A performance tackling the sticky issue of race relations, especially in a city like Melbourne, is a big risk.


The Store Room
Melbourne Town Players
Saturday 3 October 2009

Attract_RepelA performance tackling the sticky issue of race relations, especially in a city like Melbourne, is a big risk. It’s guaranteed that a majority of the audience will already walk into the show with pre-conceived notions of what the word ‘race’ means to them; you simply cannot live in a society like Melbourne’s and not be aware of the extent to which our community consists of people with varying cultural backgrounds.

Which is probably partly why writer/director Ming-Zhu Hii chose to present Attract/Repel at this year’s Melbourne Fringe.

This alternative, edgy piece attacks presumptions and challenges stereotypes. To borrow the terms they use to describe themselves, the talented cast consists of an Australian-born Indian-European, an ABC (Australian Born Chinese), a Ghanaian immigrant and a FOB (Fresh Off the Boat) Indonesian-Chinese. The issues this cast discuss are pertinent ones. We are told stories of racist acts in both private and public realms of our society, and as a majority Caucasian audience we are directly challenged as the four performers rate their “Chinkyness” on a scale of 1-10.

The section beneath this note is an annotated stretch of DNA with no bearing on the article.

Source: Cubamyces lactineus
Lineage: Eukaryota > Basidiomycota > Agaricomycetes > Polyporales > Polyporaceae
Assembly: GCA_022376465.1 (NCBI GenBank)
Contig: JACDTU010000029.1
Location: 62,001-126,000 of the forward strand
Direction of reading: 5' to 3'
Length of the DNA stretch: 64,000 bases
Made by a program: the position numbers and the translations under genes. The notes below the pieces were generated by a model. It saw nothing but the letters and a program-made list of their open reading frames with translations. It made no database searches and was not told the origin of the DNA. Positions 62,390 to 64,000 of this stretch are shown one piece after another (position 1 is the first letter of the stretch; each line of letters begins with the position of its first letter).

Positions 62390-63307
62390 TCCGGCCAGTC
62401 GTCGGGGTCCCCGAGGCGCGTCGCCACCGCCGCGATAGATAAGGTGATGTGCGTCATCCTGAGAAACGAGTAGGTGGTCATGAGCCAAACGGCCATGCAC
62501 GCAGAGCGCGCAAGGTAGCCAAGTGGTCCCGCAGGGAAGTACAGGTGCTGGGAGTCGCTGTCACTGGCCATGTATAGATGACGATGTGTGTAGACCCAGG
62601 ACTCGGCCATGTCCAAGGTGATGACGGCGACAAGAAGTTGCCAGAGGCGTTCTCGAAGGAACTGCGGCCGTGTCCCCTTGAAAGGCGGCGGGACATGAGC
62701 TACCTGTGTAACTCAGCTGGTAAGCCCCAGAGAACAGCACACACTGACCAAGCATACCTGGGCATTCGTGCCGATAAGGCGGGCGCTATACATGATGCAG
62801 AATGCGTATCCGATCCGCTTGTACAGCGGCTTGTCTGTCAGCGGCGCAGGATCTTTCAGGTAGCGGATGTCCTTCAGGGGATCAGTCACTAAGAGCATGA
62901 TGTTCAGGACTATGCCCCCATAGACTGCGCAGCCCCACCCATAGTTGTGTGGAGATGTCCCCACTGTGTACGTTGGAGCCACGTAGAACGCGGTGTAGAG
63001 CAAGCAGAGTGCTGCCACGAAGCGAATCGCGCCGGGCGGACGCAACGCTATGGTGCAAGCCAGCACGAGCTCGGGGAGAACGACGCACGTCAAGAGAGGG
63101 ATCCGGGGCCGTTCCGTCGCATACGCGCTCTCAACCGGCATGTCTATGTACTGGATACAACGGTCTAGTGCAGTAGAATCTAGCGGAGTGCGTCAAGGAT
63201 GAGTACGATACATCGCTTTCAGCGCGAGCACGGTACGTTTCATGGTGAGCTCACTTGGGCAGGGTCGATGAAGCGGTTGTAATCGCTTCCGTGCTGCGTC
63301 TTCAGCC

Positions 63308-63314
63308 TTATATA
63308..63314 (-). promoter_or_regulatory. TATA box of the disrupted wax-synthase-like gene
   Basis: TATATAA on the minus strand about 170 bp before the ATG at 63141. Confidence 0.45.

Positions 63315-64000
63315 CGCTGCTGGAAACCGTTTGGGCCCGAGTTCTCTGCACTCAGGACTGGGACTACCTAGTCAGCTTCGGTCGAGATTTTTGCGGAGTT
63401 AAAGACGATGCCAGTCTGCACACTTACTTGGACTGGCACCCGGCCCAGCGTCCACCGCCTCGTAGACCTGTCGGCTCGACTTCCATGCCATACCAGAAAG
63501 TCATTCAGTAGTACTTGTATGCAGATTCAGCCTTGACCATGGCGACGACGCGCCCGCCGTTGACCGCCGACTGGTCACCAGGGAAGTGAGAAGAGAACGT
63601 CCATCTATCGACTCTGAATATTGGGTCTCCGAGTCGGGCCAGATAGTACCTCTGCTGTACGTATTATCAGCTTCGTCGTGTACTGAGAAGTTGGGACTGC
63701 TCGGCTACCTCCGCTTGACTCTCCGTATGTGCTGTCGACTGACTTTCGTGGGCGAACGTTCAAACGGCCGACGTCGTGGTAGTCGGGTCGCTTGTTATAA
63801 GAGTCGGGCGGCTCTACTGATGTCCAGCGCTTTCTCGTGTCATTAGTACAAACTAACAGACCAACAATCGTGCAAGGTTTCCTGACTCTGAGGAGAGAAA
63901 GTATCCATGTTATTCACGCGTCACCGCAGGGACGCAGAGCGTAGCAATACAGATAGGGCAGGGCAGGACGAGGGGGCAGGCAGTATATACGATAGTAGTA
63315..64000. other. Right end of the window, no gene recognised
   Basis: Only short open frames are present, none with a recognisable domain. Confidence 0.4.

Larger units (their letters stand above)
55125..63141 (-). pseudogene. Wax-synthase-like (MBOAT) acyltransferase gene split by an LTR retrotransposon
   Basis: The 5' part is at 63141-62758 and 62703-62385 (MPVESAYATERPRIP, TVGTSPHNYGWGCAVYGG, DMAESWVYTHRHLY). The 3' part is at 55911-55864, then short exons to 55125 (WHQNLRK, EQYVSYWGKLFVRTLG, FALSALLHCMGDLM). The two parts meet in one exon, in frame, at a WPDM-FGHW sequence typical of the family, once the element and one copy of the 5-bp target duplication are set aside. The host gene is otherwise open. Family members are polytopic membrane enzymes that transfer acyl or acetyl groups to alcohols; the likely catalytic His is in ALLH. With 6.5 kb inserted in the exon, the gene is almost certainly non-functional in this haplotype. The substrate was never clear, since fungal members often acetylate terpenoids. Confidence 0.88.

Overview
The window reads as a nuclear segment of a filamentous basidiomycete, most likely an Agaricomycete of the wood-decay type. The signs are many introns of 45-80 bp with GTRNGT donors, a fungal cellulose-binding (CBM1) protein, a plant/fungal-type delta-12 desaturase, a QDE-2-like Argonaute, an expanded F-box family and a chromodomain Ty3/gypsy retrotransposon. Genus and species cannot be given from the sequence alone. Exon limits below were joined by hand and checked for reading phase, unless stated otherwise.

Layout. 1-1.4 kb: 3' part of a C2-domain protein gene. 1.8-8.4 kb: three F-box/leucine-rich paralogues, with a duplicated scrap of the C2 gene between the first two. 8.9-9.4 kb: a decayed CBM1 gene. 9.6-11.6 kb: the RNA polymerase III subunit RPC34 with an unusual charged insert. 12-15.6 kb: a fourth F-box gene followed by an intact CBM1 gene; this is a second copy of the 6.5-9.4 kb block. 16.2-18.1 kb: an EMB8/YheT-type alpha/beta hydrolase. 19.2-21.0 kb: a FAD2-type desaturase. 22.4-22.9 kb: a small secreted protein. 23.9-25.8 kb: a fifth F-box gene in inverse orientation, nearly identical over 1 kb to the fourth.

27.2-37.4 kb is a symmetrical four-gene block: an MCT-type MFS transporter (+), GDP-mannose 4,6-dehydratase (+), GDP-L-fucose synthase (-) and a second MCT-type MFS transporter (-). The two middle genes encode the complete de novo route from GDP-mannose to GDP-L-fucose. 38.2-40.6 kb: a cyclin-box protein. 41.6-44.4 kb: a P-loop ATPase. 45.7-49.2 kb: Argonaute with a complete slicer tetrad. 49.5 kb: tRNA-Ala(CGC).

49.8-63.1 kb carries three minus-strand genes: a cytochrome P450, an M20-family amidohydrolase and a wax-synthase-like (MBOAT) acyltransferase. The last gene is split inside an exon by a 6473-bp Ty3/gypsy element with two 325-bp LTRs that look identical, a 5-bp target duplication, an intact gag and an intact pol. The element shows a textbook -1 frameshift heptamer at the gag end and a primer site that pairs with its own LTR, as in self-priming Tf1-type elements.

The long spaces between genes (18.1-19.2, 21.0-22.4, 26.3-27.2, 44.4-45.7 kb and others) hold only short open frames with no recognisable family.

In just one example of the questions posed to the audience as members of Melbourne’s society: Does it mean that someone of African heritage is more Chinese than someone of Chinese heritage because the African eats chicken feet and the Chinese person doesn’t?

Attract/Repel does rely somewhat on stereotypical visual imagery – the black African ends up in whiteface (this reference goes back decades), familiar racist name-calling language is written in white chalk over a black board, and the actors are all dressed completely in white. But most importantly the content of the show is honest, challenging and confronting. And we need more of it.


Until 10 October, 2009

Anne-Marie Peard

Anne-Marie spent many years working with amazing artists at arts festivals all over Australia. She's been a freelance arts writer for the last 10 years and teaches journalism at Monash University.

Anne-Marie Peard

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